The finding of appropriate equivalents of French equivalents for English prepositions present considerable difficulties, as the prepositions of both languages have great variety of senses, and they rarely coincide. E.g., pour can convey in a number of cases for, but in a number it does not do so. On the other hand, for is not always the English counterpart of the French pour. By careful reading and increasing practice you will acquire a true feeling of the various French prepositions. Try to learn them as set constructions and do not try to think through the English equivalent.
Consider about for instance. About has at least six meanings in English (approximately, concerning, around, up and down, of, just going to). Each of them may be conveyed by different French prepositions or expressions. For example,
Speak about an event = parler d'un évévenement
he was about to leave = il était sur le point de partir
he arrived about noon = Il est arrivé vers midi
and so on. You mentioned in. In (and into for that matter) cannot be conveyed by a single French preposition, as indicated by the following representative examples:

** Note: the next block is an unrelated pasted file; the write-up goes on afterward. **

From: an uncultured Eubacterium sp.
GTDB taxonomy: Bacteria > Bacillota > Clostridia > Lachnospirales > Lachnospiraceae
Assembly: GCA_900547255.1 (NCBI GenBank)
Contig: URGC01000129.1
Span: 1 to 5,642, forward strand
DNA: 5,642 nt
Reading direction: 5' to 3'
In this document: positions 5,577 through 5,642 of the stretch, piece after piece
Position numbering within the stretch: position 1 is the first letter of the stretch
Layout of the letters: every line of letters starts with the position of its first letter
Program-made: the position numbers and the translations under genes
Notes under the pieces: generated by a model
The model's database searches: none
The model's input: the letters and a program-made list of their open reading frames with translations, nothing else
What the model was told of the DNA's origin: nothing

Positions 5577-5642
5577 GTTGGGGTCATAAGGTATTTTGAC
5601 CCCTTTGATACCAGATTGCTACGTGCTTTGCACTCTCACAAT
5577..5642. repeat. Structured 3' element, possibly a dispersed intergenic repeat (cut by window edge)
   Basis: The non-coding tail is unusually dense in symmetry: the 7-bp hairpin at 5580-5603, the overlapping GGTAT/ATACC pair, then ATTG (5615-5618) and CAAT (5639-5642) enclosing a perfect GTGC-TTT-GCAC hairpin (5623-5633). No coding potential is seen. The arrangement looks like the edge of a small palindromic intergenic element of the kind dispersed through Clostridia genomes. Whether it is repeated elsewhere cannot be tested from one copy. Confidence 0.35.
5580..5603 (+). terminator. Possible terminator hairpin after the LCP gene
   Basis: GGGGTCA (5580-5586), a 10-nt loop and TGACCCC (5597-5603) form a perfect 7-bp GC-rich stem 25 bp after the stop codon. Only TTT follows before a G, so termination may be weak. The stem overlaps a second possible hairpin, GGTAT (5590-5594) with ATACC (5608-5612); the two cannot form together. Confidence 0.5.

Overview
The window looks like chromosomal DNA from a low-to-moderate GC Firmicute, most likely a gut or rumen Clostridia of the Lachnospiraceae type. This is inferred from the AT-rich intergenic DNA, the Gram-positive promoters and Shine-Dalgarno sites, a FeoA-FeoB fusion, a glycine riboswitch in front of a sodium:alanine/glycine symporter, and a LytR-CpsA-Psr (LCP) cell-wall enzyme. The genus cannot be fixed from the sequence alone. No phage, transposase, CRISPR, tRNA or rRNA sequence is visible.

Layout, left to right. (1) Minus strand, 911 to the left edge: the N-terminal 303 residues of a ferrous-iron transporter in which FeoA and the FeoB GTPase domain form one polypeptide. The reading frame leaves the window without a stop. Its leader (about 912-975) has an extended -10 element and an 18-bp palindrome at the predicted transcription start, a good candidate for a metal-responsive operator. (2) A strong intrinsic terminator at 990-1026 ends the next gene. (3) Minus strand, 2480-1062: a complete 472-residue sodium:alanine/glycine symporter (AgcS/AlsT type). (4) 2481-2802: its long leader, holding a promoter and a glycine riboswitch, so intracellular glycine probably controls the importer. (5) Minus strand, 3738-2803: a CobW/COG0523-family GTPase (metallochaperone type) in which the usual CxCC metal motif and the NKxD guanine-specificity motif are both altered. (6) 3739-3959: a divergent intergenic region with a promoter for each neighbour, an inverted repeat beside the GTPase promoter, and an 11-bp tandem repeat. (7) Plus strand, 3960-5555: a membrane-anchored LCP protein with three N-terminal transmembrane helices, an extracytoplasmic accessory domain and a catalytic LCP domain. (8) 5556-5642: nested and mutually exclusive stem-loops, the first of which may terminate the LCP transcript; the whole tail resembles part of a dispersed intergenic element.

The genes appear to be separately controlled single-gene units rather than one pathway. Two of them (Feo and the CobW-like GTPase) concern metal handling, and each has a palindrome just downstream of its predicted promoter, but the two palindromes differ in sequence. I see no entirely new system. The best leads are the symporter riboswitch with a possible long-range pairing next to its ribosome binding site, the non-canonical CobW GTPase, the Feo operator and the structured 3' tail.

In an arm-chair = dans (!) un fauteuil.
In peace, in prison, in town = en paix, en prison, en ville
in Paris, in France, in Mexico, in Usa = à Paris, en France, au Mexique, aux aux États-Unis
I suggest that you consider seriously the comments of users @Lambie and @LPH. If you are a learner that prefers to learn in a systematic way then a grammar book like 'A French Reference Grammar' by H. Ferrar would be useful. Another jewel is 'English Grammar for Students of French; a better understanding of English grammar (your own, I suppose) will give you a better understanding of French grammar too.
FSE contains a wealth of information. E.g.
Ways to learn grammar innately?
French grammar resources without technical grammar terminology